Ei, WLSS; Soe, KP; Hilbig, A; Murray, J; Heiden, D (Oxford University Press, 2019-06-14)
    A retrospective review of diagnosis of cytomegalovirus retinitis (CMVR) before and after introduction of routine immediate eye examination among AIDS patient in Myanmar with an absolute CD4 T cell count <100 cells/microliter demonstrated an increased detection of CMVR from 1.1% (14/1233) to 10.7% (65/608), an improvement of approximately ten-fold. Diagnosis of CMVR was achieved a mean of 2 days after clinic enrollment.
  • Outcomes of patients enrolled in an antiretroviral adherence club with recent viral suppression after experiencing elevated viral loads

    Sharp, J; Wilkinson, L; Cox, V; Cragg, C; van Custem, G; Grimsrud, A (Health and Medical Publishing Group, 2019-06-11)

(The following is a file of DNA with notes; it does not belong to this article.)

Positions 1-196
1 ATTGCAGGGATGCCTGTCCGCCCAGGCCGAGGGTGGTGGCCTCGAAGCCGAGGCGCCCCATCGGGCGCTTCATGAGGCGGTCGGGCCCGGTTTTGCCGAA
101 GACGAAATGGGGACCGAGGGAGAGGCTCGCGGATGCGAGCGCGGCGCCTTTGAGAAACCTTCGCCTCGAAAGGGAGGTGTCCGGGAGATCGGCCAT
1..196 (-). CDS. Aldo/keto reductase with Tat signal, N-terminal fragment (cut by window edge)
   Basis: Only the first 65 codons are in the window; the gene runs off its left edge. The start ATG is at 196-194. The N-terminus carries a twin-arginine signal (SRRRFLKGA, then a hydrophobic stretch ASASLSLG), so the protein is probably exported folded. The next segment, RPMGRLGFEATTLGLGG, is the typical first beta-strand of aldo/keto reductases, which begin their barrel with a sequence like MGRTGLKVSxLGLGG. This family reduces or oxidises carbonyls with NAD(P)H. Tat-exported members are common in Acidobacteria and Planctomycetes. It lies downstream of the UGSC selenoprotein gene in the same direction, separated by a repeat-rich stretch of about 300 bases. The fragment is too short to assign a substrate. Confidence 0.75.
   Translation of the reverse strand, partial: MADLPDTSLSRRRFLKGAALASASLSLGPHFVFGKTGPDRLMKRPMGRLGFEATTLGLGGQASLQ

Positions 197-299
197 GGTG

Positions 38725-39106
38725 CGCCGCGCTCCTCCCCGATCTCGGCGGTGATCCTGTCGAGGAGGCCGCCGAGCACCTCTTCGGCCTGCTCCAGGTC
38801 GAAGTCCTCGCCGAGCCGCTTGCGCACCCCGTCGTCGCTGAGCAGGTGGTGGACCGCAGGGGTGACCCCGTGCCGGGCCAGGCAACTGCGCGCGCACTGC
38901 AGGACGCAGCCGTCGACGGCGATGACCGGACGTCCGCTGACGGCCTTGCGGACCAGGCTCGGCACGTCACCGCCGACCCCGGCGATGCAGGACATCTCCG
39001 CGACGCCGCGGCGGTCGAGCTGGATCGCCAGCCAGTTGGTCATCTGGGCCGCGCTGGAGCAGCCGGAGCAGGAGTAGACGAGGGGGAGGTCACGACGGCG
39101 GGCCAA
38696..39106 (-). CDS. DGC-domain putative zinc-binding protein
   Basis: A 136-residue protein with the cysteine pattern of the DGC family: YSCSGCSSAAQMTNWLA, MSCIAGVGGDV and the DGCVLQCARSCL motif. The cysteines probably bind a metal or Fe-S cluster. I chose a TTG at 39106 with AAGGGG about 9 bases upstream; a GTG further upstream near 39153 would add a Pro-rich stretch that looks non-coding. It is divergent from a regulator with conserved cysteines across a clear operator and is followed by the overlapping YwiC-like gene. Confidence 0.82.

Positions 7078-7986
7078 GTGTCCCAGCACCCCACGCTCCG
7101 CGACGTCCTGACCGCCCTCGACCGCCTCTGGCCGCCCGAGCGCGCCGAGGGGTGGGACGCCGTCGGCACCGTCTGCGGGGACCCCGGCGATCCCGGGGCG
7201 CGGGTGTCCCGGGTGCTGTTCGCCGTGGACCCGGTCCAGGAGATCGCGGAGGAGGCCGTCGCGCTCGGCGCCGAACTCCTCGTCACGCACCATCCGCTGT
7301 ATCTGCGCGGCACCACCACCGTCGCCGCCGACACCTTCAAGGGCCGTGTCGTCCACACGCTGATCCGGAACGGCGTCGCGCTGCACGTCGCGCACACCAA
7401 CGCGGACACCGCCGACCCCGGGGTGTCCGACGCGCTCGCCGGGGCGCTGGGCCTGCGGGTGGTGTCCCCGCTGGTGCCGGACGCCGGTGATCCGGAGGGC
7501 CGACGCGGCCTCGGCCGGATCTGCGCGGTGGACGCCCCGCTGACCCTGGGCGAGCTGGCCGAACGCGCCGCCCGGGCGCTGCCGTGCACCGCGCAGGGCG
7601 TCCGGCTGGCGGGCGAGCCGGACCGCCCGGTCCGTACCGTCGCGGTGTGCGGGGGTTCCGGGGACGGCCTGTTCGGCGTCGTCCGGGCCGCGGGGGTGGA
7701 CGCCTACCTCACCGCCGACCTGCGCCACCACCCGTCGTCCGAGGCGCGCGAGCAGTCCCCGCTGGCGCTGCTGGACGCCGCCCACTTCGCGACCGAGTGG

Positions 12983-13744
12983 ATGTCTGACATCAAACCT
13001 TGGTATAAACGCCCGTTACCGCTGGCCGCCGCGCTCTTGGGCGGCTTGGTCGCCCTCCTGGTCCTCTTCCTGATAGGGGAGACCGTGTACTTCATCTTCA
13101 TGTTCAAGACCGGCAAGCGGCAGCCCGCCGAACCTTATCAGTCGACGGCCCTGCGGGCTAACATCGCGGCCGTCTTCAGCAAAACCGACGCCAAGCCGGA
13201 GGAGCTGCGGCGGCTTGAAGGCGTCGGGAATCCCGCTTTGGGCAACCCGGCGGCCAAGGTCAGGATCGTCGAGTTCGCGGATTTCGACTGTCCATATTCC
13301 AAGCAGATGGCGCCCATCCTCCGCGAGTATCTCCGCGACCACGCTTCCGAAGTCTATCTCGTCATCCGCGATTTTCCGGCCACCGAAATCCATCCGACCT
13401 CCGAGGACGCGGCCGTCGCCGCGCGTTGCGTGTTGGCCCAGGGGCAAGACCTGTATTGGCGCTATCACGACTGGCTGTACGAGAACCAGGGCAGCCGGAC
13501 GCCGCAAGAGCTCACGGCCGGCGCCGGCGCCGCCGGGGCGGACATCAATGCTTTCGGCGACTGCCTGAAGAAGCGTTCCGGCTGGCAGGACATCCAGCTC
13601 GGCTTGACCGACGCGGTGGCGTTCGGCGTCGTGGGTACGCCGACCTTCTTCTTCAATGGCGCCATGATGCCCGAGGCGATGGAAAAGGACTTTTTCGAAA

Background: Eligibility for differentiated antiretroviral therapy (ART) delivery models has to date been limited to low-risk stable patients. Objectives: We examined the outcomes of patients who accessed their care and treatment through an ART adherence club (AC), a differentiated ART delivery model, immediately following receiving support to achieve viral suppression after experiencing elevated viral loads (VLs) at a high-burden ART clinic in Khayelitsha, South Africa. Methods: Beginning in February 2012, patients with VLs above 400 copies/mL either on firstor second-line regimens received a structured intervention developed for patients at risk of treatment failure. Patients who successfully suppressed either on the same regimen or after regimen switch were offered immediate enrolment in an AC facilitated by a lay community health worker. We conducted a retrospective cohort analysis of patients who enrolled in an AC directly after receiving suppression support. We analysed outcomes (retention in care, retention in AC care and viral rebound) using Kaplan–Meier methods with follow-up from October 2012 to June 2015. Results: A total of 165 patients were enrolled in an AC following suppression (81.8% female, median age 36.2 years). At the closure of the study, 119 patients (72.0%) were virally suppressed and 148 patients (89.0%) were retained in care. Six, 12 and 18 months after AC enrolment, retention in care was estimated at 98.0%, 95.0% and 89.0%, respectively. Viral suppression was estimated to be maintained by 90.0%, 84.0% and 75.0% of patients at 6, 12 and 18 months after AC enrolment, respectively. Conclusion: Our findings suggest that patients who struggled to achieve or maintain viral suppression in routine clinic care can have good retention and viral suppression outcomes in ACs, a differentiated ART delivery model, following suppression support.